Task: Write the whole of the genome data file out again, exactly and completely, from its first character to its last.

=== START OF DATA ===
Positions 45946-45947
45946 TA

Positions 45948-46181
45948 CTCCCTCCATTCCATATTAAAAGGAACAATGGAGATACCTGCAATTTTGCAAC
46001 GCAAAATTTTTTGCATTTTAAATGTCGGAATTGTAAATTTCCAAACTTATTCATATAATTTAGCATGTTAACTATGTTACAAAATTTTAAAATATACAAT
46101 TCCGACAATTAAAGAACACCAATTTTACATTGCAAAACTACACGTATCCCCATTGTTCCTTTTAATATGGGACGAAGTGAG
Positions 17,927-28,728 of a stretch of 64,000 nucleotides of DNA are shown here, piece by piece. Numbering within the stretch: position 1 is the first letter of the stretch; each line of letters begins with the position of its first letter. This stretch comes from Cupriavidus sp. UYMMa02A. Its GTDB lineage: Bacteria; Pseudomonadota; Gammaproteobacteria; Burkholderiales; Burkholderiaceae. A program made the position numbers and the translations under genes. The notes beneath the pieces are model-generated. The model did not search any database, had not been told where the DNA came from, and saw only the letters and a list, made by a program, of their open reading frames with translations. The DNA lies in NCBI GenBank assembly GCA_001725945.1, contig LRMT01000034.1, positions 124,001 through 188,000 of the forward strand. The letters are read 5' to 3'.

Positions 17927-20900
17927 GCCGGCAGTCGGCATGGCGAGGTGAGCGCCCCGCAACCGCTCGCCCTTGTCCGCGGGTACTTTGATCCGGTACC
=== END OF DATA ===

Positions 45946-45947
45946 TA

Positions 45948-46181
45948 CTCCCTCCATTCCATATTAAAAGGAACAATGGAGATACCTGCAATTTTGCAAC
46001 GCAAAATTTTTTGCATTTTAAATGTCGGAATTGTAAATTTCCAAACTTATTCATATAATTTAGCATGTTAACTATGTTACAAAATTTTAAAATATACAAT
46101 TCCGACAATTAAAGAACACCAATTTTACATTGCAAAACTACACGTATCCCCATTGTTCCTTTTAATATGGGACGAAGTGAG
Positions 17,927-28,728 of a stretch of 64,000 nucleotides of DNA are shown here, piece by piece. Numbering within the stretch: position 1 is the first letter of the stretch; each line of letters begins with the position of its first letter. This stretch comes from Cupriavidus sp. UYMMa02A. Its GTDB lineage: Bacteria; Pseudomonadota; Gammaproteobacteria; Burkholderiales; Burkholderiaceae. A program made the position numbers and the translations under genes. The notes beneath the pieces are model-generated. The model did not search any database, had not been told where the DNA came from, and saw only the letters and a list, made by a program, of their open reading frames with translations. The DNA lies in NCBI GenBank assembly GCA_001725945.1, contig LRMT01000034.1, positions 124,001 through 188,000 of the forward strand. The letters are read 5' to 3'.

Positions 17927-20900
17927 GCCGGCAGTCGGCATGGCGAGGTGAGCGCCCCGCAACCGCTCGCCCTTGTCCGCGGGTACTTTGATCCGGTACC